Increased Focus on Career-Specific Skill Development

Much of the innovation and growth in the education industry is happening outside of the school or university setting. Numerous skill- and career-oriented programs have emerged to help bridge the gap between the knowledge that students graduate with and the specific skills that employers need. The common theme with all of these programs is that they have a very clear focus on ROI and are specifically designed to help professionals get from point A to point B in their careers.

Some of these programs, such as crash courses in coding, data analytics, or graphic design offered by General Assembly and others, are designed for students looking to enter the work force or professionals looking to change careers. Other programs are designed to help professionals keep their skillsets relevant in a time when the half-life of knowledge is constantly shrinking. Examples include micro-badging and certificate-based modules, such as massive open online courses (MOOCs) offered by universities, and corporate training programs that are designed to keep employees up-to-date in rapidly evolving fields. This increased focus on career-specific skill development and training has been the driving force behind several prominent M&A transactions in the education industry, including Bertelsmann’s $540 million acquisition of Relias Learning in 2014 and LinkedIn’s $1.5 billion acquisition of in 2015.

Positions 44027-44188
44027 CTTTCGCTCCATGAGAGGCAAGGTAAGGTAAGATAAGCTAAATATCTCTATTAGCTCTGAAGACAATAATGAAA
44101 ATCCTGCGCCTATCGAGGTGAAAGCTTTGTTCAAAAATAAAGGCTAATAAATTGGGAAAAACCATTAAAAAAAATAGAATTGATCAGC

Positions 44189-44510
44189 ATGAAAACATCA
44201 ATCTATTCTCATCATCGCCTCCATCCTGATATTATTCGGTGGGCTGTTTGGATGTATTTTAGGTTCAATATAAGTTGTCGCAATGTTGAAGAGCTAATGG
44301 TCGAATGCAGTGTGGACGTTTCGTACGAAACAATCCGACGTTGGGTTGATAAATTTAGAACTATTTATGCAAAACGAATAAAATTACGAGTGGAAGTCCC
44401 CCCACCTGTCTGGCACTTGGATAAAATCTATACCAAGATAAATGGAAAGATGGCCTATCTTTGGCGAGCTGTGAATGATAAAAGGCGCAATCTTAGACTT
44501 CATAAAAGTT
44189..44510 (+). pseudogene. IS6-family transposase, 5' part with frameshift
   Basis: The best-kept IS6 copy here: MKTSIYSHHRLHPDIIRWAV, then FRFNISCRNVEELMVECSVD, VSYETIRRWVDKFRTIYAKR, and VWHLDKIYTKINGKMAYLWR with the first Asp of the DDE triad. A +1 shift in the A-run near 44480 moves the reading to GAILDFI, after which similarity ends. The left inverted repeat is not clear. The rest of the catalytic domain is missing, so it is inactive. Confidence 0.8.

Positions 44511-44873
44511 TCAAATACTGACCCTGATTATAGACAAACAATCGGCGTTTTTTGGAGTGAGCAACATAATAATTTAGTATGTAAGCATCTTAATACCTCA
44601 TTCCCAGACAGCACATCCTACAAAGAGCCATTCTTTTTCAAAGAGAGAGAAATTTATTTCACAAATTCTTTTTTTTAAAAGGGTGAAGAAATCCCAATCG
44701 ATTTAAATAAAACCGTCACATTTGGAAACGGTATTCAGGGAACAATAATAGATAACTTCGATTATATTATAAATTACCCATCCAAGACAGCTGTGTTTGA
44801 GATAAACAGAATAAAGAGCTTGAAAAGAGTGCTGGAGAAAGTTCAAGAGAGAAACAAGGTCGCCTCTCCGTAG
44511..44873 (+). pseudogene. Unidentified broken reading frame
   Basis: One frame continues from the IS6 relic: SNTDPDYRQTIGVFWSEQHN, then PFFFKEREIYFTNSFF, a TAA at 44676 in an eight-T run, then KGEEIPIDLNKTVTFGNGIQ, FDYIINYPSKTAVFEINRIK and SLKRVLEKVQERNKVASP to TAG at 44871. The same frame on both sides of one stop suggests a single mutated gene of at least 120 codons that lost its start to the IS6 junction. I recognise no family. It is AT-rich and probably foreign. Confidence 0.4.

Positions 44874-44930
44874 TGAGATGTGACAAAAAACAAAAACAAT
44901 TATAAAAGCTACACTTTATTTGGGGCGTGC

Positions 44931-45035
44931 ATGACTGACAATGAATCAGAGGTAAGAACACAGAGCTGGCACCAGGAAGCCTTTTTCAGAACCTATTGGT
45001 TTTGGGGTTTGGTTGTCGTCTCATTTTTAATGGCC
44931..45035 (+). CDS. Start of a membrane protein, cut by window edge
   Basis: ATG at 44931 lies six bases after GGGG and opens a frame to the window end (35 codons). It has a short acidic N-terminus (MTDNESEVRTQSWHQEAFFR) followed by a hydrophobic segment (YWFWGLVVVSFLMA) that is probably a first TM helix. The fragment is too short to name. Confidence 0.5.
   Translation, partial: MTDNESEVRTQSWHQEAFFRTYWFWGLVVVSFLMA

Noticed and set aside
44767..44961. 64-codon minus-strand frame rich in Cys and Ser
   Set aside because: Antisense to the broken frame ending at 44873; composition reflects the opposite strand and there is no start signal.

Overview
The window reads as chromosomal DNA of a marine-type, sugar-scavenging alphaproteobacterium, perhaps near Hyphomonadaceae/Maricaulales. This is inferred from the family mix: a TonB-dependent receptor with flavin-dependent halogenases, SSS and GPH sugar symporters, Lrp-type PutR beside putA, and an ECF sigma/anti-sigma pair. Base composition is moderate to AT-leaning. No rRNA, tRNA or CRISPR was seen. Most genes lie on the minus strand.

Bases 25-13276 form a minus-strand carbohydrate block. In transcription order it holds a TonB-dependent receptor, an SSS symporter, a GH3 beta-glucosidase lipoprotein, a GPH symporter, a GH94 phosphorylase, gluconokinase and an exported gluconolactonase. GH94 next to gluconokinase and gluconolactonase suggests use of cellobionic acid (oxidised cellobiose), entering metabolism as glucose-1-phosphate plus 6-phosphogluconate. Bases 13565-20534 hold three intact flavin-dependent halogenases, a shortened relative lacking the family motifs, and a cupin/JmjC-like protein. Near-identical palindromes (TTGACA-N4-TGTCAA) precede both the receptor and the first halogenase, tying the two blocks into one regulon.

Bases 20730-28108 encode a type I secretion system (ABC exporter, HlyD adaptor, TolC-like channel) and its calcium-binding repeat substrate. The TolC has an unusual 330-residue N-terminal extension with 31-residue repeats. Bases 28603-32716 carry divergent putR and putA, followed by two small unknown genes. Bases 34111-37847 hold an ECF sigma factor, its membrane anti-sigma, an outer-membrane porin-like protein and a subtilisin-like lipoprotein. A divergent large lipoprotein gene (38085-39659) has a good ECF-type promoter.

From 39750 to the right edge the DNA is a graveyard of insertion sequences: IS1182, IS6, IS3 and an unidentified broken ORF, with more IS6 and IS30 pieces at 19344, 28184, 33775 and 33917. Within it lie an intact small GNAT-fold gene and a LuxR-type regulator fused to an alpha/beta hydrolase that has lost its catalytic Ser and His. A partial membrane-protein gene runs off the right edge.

More Education Technology Companies Reaching Sustainable Business Models

As the education technology industry continues to mature, more companies are moving beyond the proof-of-concept stage and are developing sustainable business platforms with better-defined revenue models and increased scope and scale. This increase in scale is illustrated by an increase in the number of capital raises and acquisitions over $15 million (29 from 2013 – 2016YTD compared to 10 from 2010 – 2012, according to data from S&P Capital IQ). As this transition occurs, companies are beginning to focus more on revenue and profitability, in addition to growth.

The shift in focus is being driven by the industry’s natural maturation, as well as by a valuation environment that has become increasingly challenging over the last 12 months. For publicly traded education technology companies, median LTM revenue multiples have dropped from around 1.3x in April 2014 to around 1.0x in April 2016, according to data from S&P Capital IQ. In addition, the number of late-stage venture deals in Q1 2016 fell 16% and total capital invested fell 21.6% year over year, according to data from Pitchbook. As valuations have fallen and private companies find venture capital funding harder to come by, funding growth externally has become a more expensive and more dilutive proposition. In this environment, companies increasingly are focusing on efforts to fund their growth via internal cash flow, if possible. Down the road, this should provide these companies with more viable paths to generating liquidity either through acquisition or by going public.


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To learn more about these and other trends that are shaping the education technology industry, please do not hesitate to contact us.